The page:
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White supremacists plan parade to celebrate Trump’s election victory

White supremacists plan parade to celebrate Trump’s election victory
Part of a KKK flier promoting a “Victory Klavalkade Klan Parade” for Donald Trump in North Carolina on Dec. 3.Photo: White Knights of the Ku Klux Klan

While president-elect Donald Trump has pledged to be a president for “all Americans,” his campaign sent a different message — one which is resonating with white supremacists across the nation.

A North Carolina chapter of the Ku Klux Klan is reportedly planning a parade to celebrate Trump’s win on December 3, The Independent reports. The website for the Pelham-based Loyal White Knights of the Ku Klux Klan does not indicate a time or location for the “Victory Klavalkade Klan Parade.”

“Trump’s race united my people,” the rant-filled site declares in all-caps. And it’s a sentiment shared by a number of other white supremacist leaders.

At the Southern Poverty Law Center, an organization that tracks hate groups in America, president Richard Cohen notes that in Trump’s extreme views about people on the margins, white supremacists see themselves.

“White supremacists who backed his candidacy are jumping for joy,” Cohen writes. “They think they now have their man in the White House.”

Among those celebrating are Andrew Anglin of the Daily Stormer, a website popular among neo-Nazis.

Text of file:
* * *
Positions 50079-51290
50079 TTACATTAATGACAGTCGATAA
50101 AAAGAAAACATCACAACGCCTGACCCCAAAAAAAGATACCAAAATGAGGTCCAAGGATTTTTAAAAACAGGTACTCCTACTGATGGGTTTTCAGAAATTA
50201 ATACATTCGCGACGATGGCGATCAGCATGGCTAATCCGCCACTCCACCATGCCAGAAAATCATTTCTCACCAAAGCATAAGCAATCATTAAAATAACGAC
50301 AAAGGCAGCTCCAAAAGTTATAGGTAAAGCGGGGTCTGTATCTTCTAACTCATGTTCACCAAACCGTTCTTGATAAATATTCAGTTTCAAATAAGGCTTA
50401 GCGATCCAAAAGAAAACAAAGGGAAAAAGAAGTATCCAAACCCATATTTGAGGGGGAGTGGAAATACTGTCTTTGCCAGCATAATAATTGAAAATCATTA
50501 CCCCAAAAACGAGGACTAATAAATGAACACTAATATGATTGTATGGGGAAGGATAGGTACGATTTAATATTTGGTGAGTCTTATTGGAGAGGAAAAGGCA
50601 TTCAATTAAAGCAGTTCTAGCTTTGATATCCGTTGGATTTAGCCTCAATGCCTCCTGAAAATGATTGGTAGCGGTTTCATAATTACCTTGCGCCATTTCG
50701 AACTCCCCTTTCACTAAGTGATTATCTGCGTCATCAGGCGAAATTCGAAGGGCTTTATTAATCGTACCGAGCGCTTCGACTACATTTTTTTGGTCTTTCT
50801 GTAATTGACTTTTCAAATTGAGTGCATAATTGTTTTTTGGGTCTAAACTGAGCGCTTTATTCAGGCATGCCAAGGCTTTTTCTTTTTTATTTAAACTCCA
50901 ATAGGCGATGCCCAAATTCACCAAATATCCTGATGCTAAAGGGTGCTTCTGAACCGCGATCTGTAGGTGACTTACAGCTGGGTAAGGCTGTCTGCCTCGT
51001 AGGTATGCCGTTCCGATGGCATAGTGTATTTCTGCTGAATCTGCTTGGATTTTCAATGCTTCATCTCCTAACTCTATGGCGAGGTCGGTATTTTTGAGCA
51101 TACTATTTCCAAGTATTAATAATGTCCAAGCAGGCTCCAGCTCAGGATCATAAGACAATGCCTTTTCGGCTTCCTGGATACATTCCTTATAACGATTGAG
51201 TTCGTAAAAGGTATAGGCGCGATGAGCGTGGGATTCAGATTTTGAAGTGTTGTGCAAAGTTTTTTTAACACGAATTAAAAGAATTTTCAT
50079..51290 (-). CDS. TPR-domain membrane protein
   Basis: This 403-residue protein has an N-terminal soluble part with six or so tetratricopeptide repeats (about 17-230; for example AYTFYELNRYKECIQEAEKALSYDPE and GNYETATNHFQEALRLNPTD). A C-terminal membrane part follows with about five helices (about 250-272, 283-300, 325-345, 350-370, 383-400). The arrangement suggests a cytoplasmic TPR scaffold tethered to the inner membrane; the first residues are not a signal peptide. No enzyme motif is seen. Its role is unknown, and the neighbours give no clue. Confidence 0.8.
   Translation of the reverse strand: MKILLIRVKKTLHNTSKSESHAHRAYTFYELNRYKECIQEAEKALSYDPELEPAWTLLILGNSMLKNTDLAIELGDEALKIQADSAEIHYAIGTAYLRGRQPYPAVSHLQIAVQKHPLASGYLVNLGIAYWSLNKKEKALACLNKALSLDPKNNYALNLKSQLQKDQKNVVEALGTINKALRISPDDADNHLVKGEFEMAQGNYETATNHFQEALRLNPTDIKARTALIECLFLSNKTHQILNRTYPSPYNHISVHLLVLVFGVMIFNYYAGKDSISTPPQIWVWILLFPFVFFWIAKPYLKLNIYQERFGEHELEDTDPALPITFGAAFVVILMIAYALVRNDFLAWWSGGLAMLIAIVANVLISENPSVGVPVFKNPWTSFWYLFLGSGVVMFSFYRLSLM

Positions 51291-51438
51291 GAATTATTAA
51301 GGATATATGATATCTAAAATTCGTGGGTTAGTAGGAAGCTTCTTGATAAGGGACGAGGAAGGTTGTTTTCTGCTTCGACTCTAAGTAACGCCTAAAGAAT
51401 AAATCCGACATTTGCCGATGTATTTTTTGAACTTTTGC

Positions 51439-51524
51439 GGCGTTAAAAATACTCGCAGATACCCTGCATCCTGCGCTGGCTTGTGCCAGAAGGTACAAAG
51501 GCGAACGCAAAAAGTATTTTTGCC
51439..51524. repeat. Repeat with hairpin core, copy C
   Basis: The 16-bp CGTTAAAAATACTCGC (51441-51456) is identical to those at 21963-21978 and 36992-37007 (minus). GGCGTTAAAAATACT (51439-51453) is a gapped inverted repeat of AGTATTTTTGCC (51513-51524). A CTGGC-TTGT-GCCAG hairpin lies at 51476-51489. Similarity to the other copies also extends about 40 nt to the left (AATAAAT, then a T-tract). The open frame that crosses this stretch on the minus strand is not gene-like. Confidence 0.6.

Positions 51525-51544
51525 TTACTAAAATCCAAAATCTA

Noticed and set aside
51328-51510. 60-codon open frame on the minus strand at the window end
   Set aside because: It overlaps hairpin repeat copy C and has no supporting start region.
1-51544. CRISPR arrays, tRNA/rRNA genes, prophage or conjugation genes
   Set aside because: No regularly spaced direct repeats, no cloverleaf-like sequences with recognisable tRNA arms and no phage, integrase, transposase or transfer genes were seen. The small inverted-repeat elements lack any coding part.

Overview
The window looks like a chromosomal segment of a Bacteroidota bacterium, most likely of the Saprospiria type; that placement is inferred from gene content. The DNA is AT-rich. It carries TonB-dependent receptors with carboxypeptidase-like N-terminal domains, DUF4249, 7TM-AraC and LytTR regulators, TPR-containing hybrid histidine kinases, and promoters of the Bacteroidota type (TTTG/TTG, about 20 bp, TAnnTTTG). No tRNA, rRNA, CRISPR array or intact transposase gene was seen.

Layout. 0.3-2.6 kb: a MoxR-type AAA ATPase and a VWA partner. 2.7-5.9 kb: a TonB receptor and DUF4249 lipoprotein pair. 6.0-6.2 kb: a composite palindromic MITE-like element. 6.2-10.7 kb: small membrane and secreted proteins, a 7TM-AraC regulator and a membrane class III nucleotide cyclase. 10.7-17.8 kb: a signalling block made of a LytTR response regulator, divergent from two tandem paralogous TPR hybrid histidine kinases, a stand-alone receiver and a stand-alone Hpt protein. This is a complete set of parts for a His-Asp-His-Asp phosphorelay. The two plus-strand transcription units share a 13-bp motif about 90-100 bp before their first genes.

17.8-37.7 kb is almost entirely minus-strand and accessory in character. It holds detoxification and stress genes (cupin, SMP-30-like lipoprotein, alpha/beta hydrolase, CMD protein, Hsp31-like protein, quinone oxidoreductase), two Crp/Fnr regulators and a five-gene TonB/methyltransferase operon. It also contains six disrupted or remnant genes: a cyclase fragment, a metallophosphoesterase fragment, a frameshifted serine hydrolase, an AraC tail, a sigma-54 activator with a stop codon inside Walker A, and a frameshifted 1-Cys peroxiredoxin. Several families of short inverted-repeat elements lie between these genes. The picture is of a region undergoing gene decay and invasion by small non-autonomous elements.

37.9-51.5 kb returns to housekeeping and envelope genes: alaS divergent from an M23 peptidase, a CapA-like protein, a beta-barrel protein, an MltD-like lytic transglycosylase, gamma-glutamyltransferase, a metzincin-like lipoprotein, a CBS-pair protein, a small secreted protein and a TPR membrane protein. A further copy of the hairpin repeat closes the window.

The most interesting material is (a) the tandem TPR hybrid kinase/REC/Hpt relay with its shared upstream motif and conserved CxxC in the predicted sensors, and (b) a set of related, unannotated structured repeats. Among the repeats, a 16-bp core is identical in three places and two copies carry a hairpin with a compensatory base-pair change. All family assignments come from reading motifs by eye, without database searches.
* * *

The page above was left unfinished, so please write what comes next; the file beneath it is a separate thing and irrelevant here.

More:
“Our Glorious Leader has ascended to God Emperor. Make no mistake about it: we did this. If it were not for us, it wouldn’t have been possible,” he wrote. “[T]he White race is back in the game. And if we’re playing, no one can beat us. The winning is not going to stop.”

And then there’s Kevin MacDonald, an anti-Semite who called Trump’s win a victory for white people.

“This is an amazing victory,” he wrote. “Fundamentally, it is a victory of White people over the oligarchic, hostile elites.”

The most well-known white supremacist in the nation, who endorsed Trump’s campaign, also attempted to take credit for getting him elected.

“Our people played a HUGE role in electing Trump!” David Duke, former Imperial Wizard of the Ku Klux Klan, tweeted.

But, as Cohen points out, not all of Trump’s white supremacist supporters wear white robes or sport swastika tattoos. They include those in suits and ties, like Kansas Secretary of State Kris Kobach, who was responsible for a rash of discriminatory anti-immigrant laws, and Ken Blackwell, a senior fellow at the anti-LGBT Family Research Council.

And while politicians can’t necessarily control who supports them, Trump has reportedly brought Kobach and Blackwell onto his transition team.

Sign of things to come: Trump names member of hate group to transition team

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